Popular music is such an important inspiration in the lives of not only music students, but all of society. Rarely do we hear of a person who does not enjoy music in some capacity, whether they consider themselves musically inclined or not. Therefore, when a student begins study of a musical instrument, their first conception of their instrument is usually in a popular context, meaning that their goal is to play their instrument along with songs or styles they enjoy. Not all students necessarily prefer popular styles over classical or jazz studies, but from the bulk of experiences in a Baltimore in home music lesson, our teachers at Lessons In Your Home see a definite pattern: students want to be able to play the music they love!
Though in this example we are referring to ‘rock’ music, really all popular styles are taught in the same way (i.e. learning to read lead sheets, chord progressions, studying improvisation, etc.). Stylistic differences are present for different genres, but basic techniques discussed here are universal.
Rock Music Lessons For Different Instruments
The application and utilization of ‘rock music’ in lessons varies greatly depending on the instrument and level of the student, and each instrument has a different functionality in the grand scheme of rock arrangements. Piano, guitar, bass, drum kit, and voice are popular instruments for a Baltimore in home music lesson and lend themselves well to rock guitar lessons in general. For example, guitar, bass and piano have a lot of propensity towards learning to read lead sheets and playing by chord, and this can usually be established after the student has learned basics of the instrument for an appropriate span of time that can be determined by the music teacher (Remember: every student is different and the ‘correct’ time to start popular music study should be assessed on a case-by-case basis).
For drum kit, different rudiments, patterns, fills, etc. are studied from the beginning with the intention of collaboration with different instrument, and lessons are geared towards popular styles for this instrument, in particular. Voice is also another instrument that is often part of a collaborative experience, meaning that some form of accompaniment is frequently present, which makes its application in popular styles very easy and obvious.
Other instruments, like orchestral strings, woodwinds, and brass, are not exempt from the possibility of rock music lessons, though. Teachers in a Baltimore in home music lesson must be a bit more creative in finding ways to incorporate popular styles, but learning melody lines of rock songs, or improvisation skills to accompany rock songs, are great techniques for any student to learn, regardless of their primary instrument and if it is traditionally part of a concert band or orchestra.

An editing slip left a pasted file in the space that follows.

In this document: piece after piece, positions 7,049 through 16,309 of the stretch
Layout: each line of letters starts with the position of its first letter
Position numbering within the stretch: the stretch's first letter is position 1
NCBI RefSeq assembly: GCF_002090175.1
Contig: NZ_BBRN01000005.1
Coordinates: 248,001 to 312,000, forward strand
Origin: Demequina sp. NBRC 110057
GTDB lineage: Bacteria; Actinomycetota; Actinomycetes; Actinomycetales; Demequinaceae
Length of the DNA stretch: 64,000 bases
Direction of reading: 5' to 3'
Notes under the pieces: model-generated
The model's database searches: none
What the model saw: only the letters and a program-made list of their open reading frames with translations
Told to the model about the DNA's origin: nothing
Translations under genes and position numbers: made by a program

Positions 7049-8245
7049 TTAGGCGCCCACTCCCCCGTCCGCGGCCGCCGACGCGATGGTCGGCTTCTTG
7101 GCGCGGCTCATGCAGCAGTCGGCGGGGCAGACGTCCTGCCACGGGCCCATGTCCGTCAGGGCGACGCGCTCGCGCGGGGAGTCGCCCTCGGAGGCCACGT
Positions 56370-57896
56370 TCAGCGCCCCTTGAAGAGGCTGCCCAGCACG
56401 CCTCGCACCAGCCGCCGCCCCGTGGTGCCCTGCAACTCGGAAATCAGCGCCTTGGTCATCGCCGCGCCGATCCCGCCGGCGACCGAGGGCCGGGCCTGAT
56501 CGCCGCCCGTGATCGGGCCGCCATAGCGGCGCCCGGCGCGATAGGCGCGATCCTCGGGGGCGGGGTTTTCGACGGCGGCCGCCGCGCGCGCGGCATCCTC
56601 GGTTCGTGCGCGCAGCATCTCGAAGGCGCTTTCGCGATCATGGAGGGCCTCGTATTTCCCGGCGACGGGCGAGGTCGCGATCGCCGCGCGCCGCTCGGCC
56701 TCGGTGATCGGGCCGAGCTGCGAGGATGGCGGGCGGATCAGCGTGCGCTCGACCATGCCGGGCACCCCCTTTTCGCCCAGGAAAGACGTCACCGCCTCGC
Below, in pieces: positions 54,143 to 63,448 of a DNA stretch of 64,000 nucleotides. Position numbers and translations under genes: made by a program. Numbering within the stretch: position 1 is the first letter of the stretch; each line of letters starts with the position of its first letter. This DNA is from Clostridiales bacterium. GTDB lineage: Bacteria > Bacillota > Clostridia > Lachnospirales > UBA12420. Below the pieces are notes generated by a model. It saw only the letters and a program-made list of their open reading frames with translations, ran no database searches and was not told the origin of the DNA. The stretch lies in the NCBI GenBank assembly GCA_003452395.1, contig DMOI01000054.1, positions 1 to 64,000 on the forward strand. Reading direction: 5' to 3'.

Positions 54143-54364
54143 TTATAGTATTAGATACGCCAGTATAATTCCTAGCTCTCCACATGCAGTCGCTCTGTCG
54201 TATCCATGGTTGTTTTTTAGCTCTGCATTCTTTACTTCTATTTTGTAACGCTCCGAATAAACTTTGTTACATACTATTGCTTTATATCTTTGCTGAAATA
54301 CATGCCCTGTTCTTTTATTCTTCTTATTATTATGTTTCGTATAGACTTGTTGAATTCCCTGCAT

Benefits of Rock Music Lessons
When a student starts music lessons, rarely is their goal to learn to play ‘Mary Had a Little Lamb’. As mentioned previously, musical inspiration is mostly derived from what a student listens to and enjoys. Therefore, integrating rock music into a Baltimore in home music lesson has served as an excellent motivator for our students in the area and gives them a goal to which they can aspire. Also, rock music simply makes music lessons more interesting, and these benefits in combination make the music lesson experience a better one overall for the student.
A hidden benefit that I have recently discovered with rock music lessons is the advancement of a student’s self esteem as a result of this study. When a person is able to express themselves artistically in a way that he or she idealizes or appreciates, it builds their self esteem and pride in their accomplishment. Rock and popular music is perfect for this! For example, if a teenager is able to play a rock song for friends or in a performance that everyone knows and recognizes, it builds a different sense of confidence, happiness, and pride that may be experienced from a more obscure work.
Simply put, it’s a lot of fun to be in a band and play with other musicians. Being in a band is something that is widely appreciated and attempted by people of all ages at various points in life, and there is good reason. Music is not just a solo art form, it is a vehicle for creative collaboration between friends, family, and artists.
From an musical advancement perspective, collaboration and playing in ‘small ensembles’ (groups of 2 to 10 players) is excellent for refining rhythm, listening skills, phrasing, balance, and many more important aspects that go into building musicianship. I can say that, as a musician, I feel that my solo playing ability has benefited immensely from working with other musicians both in a classical and rock setting.
In a Baltimore in home music lesson, don’t be surprised if a teacher introduces rock music into lessons! Though it may seem too good to be true, you or your child will benefit greatly from learning popular songs and styles. The goal of music lessons is not strictly academic or strictly fun—it should be a combination of both to lead to an appreciation of musical arts and personal growth, and what better way to do this than with music you love.
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